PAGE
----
Thompson Comments for the Record on ANF Settlement

August 20, 2009
Press Release

Washington, D.C.—“I have deep concerns that the actions taken by the Forest Service in response to litigation filed by Allegheny Defense Project (ADP), the Sierra Club, and the Forest Service Employees for Environmental Ethics (FSEEE) will have far reaching and intentional repercussions.  This is a fundamental issue of private property rights and domestic energy production,”  wrote U.S. Representative Glenn `GT’ Thompson, R-Howard.

His words are in a letter sent today to the District Ranger of the Allegheny National Forest.  The letter serves as his comment on the supplemental environmental impact statement to the amendment of the Forest Service’s 5-year plan as a result of the National Environmental Policy Act (NEPA) litigation settlement. The comment period ends tomorrow.

Thompson details the rigorous process already in effect under Pennsylvania law before energy production can take place in the ANF.  And he questions the need to apply studies under NEPA as another step.  “In my view, the comment period (under NEPA) has the potential to provide for frivolous lawsuits, unnecessary delays, and redundant environmental reviews, superseding historical context of the leasing process in the ANF,” wrote Thompson.  “This is exactly the reason why the litigants have attempted to force this law upon private oil and gas production in the ANF.”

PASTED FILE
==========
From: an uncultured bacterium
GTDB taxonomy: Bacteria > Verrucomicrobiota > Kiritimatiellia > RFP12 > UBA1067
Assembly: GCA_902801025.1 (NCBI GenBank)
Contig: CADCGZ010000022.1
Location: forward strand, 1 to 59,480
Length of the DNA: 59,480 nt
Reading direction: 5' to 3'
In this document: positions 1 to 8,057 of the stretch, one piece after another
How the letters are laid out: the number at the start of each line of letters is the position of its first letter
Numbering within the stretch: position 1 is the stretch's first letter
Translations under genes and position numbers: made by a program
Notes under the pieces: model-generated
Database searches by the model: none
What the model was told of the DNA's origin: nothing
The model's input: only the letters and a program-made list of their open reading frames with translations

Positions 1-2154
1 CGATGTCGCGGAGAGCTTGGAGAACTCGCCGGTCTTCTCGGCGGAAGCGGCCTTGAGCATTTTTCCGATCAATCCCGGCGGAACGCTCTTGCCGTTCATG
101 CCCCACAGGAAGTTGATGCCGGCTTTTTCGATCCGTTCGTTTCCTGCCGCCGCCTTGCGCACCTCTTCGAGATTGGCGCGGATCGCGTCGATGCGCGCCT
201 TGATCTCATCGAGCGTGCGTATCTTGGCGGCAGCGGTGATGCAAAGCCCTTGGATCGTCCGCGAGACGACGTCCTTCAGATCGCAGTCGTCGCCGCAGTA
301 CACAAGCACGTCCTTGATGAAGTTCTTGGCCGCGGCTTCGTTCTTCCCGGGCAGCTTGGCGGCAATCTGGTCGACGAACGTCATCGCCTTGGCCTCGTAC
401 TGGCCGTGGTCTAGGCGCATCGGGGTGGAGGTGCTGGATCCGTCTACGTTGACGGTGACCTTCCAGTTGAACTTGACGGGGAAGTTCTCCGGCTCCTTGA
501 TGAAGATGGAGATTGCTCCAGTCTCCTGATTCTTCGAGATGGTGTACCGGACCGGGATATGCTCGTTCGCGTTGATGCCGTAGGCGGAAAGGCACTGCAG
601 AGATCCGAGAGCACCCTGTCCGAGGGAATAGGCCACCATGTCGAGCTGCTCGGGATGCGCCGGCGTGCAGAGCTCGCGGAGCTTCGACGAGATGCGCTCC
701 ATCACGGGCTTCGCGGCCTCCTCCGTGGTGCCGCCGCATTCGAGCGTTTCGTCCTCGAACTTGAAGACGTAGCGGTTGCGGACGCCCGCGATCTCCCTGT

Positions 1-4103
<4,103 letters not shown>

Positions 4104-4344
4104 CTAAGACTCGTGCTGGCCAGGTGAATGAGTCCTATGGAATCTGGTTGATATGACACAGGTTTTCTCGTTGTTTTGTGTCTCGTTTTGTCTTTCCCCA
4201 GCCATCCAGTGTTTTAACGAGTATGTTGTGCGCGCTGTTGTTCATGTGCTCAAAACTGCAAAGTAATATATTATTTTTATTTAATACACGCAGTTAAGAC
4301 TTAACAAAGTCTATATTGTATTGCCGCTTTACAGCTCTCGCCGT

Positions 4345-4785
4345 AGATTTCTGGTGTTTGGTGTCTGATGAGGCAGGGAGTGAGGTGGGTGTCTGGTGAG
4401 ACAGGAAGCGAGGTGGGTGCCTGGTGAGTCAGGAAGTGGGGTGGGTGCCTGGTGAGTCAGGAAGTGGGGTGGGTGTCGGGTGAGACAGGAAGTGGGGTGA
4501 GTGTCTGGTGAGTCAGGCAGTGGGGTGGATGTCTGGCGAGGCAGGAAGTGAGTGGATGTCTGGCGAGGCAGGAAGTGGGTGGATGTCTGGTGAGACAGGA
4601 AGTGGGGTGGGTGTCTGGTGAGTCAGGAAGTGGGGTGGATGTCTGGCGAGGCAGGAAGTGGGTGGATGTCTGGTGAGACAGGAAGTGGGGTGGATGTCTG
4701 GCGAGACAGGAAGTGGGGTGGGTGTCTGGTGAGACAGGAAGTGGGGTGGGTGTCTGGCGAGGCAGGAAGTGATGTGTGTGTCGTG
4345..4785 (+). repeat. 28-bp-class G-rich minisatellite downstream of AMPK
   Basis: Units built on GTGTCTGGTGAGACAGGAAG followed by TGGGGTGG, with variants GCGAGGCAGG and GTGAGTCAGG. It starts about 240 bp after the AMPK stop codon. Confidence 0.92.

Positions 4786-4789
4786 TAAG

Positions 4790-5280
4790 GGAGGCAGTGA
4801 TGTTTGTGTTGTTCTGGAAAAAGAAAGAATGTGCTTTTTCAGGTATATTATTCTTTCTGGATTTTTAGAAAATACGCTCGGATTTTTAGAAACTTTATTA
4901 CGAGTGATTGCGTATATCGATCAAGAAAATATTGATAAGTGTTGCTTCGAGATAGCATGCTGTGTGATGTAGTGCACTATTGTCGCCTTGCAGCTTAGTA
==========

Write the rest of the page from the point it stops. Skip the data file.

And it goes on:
He continues, “Most of the wells in the Allegheny National Forest are shallow, meaning that they are highly productive at first, but taper off over a year or two.  This suggests that producers must have a steady flow of new permits, otherwise they will not be able to continue to earn a sustainable profit.  The real result of applying NEPA—to which litigants are aware—is that without supply  (of steady permitting) these producers will go out of business.”

Thompson also explained his concerns over the process used by the Forest Service in regard to this litigation and the abrupt halt to leasing.  “It has become very apparent to me and many of my colleagues in the House of Representatives that there is an unwarranted policy change occurring within the Forest Service.  Some within the agency appear to be far more focused upon forest preservation and mitigating global warming, rather than the real function of the Forest Service: forest management.”